"Conference plays key role in accelerating animal-free innovation"
"Unfortunately, as things stand, there aren’t many people globally who are working on alternatives to animal testing. So this conference is crucial, in that it enables people to meet and discuss how we can accelerate animal-free innovation. To my mind, the latter is top priority," says Professor Brett Lidbury from the Australian National University in Canberra.
Brett is one of the 150 delegates attending the international conference which will be held on 27, 28 and 29 November in Utrecht and he is a champion of animal-free innovation. "I really like the Netherlands, and I’m over here on a regular basis," he explains. "I do a lot of work with Merel Ritskes-Hoitinga, a colleague from SYRCLE, Radboud UMC, Nijmegen. Together, we are searching for good alternatives to animal testing in biomedical research. I’ve been working on animal-free innovation since 2011 and I will present a pitch on these alternative methods and quality assurance of research evidence during the conference. Apart from the pitch, I mainly will be coming to Utrecht to network."
Anne Gourmelon is the principal administrator for the Test Guidelines Programme of OECD in Paris. She is very excited to join the conference in the Netherlands. "I think it’s the first one offering an opportunity for innovative companies to meet policy makers in the Netherlands. We have a similar same agenda in the sense that OECD is an organisation that is addressing the needs of its member countries, including in the identification of modern and science-based solutions to current issues. The OECD Test Guidelines Programme aims at the development and harmonisation of test methods for chemical safety to meet regulatory needs in OECD member countries. And also enable the mutual acceptance of data across countries to minimise duplicative testing. The Programme is strongly engaged in the promotion of alternative methods, respectful of animal welfare. I can bring that message to the table or answer some questions other participants have about the work we do at OECD."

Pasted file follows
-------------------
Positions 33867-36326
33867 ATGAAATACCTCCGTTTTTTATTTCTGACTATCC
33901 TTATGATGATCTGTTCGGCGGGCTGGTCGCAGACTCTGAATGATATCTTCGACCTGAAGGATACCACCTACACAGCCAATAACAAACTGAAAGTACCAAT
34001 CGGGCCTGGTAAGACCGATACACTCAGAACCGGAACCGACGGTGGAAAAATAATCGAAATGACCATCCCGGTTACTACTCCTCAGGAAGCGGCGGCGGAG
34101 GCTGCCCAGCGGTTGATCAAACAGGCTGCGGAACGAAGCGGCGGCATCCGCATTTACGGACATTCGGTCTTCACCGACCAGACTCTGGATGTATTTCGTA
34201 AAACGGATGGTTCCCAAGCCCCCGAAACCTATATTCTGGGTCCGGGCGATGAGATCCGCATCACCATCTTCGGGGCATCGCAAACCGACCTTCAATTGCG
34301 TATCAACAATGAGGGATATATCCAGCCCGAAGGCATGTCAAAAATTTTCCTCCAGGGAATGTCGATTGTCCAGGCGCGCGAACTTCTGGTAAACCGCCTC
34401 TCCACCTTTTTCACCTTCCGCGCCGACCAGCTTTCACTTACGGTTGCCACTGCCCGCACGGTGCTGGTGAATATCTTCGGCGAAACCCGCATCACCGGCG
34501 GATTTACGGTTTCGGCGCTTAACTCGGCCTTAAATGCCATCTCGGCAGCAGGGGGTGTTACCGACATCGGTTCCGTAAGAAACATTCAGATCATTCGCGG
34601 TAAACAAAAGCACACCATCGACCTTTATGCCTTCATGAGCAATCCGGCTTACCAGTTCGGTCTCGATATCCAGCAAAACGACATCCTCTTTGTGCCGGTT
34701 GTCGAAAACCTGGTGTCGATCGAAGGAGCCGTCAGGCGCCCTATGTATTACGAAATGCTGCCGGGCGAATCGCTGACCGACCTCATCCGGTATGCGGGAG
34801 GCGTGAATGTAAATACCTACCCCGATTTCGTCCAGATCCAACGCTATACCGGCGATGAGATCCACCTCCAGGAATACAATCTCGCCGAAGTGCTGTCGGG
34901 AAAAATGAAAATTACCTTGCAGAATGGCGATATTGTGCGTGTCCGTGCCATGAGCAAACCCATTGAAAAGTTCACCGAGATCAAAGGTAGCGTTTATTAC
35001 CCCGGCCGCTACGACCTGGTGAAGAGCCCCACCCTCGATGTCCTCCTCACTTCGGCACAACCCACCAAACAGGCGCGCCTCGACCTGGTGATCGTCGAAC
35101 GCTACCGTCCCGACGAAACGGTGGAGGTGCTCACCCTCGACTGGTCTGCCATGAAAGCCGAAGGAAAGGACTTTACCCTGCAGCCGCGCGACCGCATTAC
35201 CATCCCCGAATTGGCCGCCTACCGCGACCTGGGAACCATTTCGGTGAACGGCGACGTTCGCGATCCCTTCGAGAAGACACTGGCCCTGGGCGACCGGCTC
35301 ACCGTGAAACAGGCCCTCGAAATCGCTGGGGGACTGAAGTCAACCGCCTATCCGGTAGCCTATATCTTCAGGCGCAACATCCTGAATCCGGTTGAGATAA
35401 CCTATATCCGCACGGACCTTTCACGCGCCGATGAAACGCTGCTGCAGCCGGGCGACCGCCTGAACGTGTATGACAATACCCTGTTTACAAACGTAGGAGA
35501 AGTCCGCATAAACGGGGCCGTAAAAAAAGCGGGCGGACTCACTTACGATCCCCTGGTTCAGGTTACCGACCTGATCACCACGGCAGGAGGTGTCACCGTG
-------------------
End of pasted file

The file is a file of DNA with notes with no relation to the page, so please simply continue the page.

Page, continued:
Setting the trend for future meetings
Cecilia Bornestaf from the Swedish Board of Agriculture is also enthusiastic about the forthcoming conference. She finds the format of the conference to be a very interesting one. Cecilia works for the Swedish 3Rs Center which is the executive body of the national committee for the protection of animals used for scientific purposes. "I think the Dutch TPI programme is brilliant; the work you are doing is crucial and it’s great that you are leading the way in this field. I’m looking forward to speaking with the various stakeholders during the conference. This dialogue is the key to success and, in my view, the format chosen could set the trend for future meetings. It’s great too that together we will decide on the next step as we prepare for the World Congress in Maastricht in August 2020."